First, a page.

Firstly, apologies for not being able to blog for 6 weeks. I have been really busy lately. As part of a project that I’m working on, I have been dealing with Azure Table storage and its REST API over the last couple of weeks. I have written few Azure Function app in C# as well as some Azure Automation runbooks in PowerShell that involves inserting, querying and updating records (entities) in Azure tables. I was struggling a little bit during development of these function apps and runbooks because I couldn’t find too many good code examples and I personally believe this REST API is not well documented on Microsoft’s documentation site (https://docs.microsoft.com/en-us/rest/api/storageservices/fileservices/table-service-rest-api). Therefore I have spent the last two days developed a PowerShell module for managing the lifecycle of the Azure Table entities. This module can be used to perform CRUD (Create, Read, Update, Delete) operations for Azure Table entities.
AzureTableEntity PowerShell Module
This PowerShell module is named as AzureTableEntity, it can be located in both GitHub and PowerShell Gallery:
- GitHub: https://github.com/tyconsulting/AzureTableEntity-PowerShell-Module
- PowerShell Gallery: https://www.powershellgallery.com/packages/AzureTableEntity
This module offers the following 4 functions:
|Get-AzureTableEntity||Search Azure Table entities by specifying a search string.|
|New-AzureTableEntity||Insert one or more entities to Azure table storage.|
|Update-AzureTableEntity||Update one or more entities to Azure table storage.|
|Remove-AzureTableEntity||Remove one or more entities to Azure table storage.|
Note: All functions have been properly documented in the help file. you can use Get-Help cmdlet to access the help file.
By default when performing query operation, the Azure Table REST API only returns up to 1000 entities or all entities returned from search within 5 seconds. This function has a parameter ‘-GetAll’ that can be used to return all search results from a large table. The default value of this parameter is set to $true.
The search result returned by the search API is deserialised. As the result, complex data type such as datetime is returned as string. If you want any datetime fields from the search result returned as original datetime field, you can set the “-ConvertDateTimeFields” parameter to $true. Please note this would potentially increase the script execution time when dealing with a large set of search result.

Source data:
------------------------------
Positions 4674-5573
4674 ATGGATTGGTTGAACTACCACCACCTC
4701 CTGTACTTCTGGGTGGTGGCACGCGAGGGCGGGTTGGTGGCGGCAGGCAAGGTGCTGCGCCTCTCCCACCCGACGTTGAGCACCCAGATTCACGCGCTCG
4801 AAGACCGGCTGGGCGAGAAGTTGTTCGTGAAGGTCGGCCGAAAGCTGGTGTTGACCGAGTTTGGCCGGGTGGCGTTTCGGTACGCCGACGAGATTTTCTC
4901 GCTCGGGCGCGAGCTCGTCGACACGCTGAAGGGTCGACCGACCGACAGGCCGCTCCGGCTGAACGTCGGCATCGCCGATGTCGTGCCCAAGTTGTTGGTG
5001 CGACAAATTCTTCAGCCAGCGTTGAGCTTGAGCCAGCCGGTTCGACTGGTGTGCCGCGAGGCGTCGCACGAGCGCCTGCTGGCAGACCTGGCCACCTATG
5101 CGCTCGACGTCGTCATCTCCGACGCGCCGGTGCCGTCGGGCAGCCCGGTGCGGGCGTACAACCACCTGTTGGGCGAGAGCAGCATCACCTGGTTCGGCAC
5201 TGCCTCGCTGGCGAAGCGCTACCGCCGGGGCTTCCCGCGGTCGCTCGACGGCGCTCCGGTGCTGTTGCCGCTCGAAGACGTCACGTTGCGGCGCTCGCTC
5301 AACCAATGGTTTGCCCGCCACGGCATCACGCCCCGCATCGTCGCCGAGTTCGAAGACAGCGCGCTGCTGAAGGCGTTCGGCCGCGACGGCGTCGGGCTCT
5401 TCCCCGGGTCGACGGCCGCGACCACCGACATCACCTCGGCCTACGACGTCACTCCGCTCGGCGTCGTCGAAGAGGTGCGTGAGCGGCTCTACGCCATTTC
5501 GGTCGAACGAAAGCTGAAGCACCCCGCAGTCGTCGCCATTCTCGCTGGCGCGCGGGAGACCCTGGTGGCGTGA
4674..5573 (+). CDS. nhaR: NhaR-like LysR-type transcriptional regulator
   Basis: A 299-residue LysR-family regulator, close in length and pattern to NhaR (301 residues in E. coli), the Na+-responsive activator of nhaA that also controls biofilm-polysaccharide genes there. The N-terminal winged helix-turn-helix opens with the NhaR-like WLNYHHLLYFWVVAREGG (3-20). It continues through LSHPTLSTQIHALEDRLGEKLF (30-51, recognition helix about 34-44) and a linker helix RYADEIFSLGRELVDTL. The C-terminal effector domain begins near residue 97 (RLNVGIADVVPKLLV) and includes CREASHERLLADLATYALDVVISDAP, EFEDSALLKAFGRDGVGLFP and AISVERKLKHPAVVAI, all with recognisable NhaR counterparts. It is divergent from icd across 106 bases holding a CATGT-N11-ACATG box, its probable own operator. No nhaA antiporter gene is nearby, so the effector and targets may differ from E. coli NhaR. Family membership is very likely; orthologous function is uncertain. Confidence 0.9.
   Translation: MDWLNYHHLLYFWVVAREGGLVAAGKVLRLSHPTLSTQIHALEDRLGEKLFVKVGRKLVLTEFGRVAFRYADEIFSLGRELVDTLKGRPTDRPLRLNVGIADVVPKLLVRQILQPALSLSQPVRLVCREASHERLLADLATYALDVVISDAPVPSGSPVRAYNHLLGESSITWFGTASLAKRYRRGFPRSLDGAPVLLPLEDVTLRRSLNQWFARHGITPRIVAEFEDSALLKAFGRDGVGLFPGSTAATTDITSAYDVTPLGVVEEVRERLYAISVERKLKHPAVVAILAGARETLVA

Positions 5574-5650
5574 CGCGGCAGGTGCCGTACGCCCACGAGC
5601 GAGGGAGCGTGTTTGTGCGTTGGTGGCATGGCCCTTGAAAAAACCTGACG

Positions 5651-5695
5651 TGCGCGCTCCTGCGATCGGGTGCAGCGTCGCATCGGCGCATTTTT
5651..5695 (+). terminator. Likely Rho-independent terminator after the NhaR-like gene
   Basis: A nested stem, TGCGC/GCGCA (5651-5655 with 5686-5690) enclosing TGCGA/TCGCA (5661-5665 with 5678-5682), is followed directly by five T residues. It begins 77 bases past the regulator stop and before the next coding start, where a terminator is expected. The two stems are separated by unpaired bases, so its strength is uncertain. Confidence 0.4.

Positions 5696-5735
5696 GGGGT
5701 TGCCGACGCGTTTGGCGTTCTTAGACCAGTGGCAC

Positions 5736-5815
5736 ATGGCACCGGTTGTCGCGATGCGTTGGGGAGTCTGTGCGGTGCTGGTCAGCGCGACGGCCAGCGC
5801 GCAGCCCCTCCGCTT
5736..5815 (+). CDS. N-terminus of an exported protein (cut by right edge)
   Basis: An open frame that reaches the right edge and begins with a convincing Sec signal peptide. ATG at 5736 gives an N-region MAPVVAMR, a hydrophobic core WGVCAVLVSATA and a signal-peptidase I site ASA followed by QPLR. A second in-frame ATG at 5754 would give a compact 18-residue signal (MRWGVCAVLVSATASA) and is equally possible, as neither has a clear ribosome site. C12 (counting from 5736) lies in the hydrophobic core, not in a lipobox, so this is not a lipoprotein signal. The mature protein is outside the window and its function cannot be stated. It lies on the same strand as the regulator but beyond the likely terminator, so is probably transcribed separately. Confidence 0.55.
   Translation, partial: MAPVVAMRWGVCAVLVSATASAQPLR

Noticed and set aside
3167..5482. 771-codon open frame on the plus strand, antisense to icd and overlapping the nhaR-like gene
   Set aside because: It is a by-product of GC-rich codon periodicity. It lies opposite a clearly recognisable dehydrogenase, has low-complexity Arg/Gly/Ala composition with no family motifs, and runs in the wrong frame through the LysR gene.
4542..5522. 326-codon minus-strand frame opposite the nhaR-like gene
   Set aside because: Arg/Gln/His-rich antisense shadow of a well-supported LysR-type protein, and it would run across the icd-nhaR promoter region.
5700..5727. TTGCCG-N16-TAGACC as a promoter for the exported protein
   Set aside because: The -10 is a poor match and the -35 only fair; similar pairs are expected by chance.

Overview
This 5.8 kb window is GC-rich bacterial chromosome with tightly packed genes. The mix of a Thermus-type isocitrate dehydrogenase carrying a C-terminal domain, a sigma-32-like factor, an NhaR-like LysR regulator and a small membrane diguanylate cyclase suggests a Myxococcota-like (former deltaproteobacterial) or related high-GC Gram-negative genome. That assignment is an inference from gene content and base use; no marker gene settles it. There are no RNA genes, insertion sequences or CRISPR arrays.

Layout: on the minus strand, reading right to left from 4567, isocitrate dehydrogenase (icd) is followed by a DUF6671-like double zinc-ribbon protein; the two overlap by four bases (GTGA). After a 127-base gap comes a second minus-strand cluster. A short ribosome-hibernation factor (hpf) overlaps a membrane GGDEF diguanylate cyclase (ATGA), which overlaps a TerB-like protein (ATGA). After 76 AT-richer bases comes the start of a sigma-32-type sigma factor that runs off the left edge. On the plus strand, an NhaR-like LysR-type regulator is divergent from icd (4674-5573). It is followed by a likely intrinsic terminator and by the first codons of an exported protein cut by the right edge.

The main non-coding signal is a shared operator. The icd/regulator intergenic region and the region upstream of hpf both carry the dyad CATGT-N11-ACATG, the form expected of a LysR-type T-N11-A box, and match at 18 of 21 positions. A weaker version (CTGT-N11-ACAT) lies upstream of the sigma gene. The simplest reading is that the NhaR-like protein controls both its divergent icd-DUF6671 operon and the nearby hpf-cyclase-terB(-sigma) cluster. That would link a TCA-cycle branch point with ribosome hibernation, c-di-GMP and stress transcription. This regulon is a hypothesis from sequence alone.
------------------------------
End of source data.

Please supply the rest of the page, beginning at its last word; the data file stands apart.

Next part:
Hint: You can easily build your search string using the Azure Storage Explorer.
This function can be used to insert a single entity or bulk insert up to 100 entities (and the total payload size is less than 4MB).
Please make sure both “PartitionKey” and “RowKey” are included in the entity. The data type for these fields must be string.
i.e. Instead of setting RowKey = 1, you should set RowKey = “1” – because the value for both PartitionKey and RowKey must be a string.
This function can be used to update a single entity or bulk update up to 100 entities (and the total payload size is less than 4MB).
Please note when updating an entity, all fields (including the fields that do not need to be updated) must be specified. It is actually a merge operation. If you are modifying an existing entity returned from the search operation (Get-AzureTableEntity) and the entity contains datetime fields, please make sure you set “-ConvertDateTimeFields” parameter to $true when performing the search in the first place. Please also be aware that the built-in Timestamp field must not be included in the entity fields.
This function can be used to remove a single entity or bulk remove up to 100 entities (and the total payload size is less than 4MB).
Support for Azure Automation and SMA
To simply leveraging this module in Azure Automation or SMA, I have included a connection object in the module:
Once you have created the connection objects, instead of specifying storage account, table name and storage account access key, you can simply specify the connection object using ‘-TableConnection’ parameter for all four functions.
I have published some sample code I wrote when developing this module to GitHub Gist:
I wrote this module so I can simplify my Azure Automation runbooks and make IT Pro’s life easier when working on Azure Table storage. If you have to deal with Azure Table storage, I hope you find this module useful. If you are a developer and looking for code samples, you can still use this module and simply translate the code to the language of your choice.
I purposely didn’t include any functions for managing the Azure table storage itself because you can manage the Table storage using the Azure.Storage module.
Lastly, feedbacks are always welcome, so please drop me an email if you have any.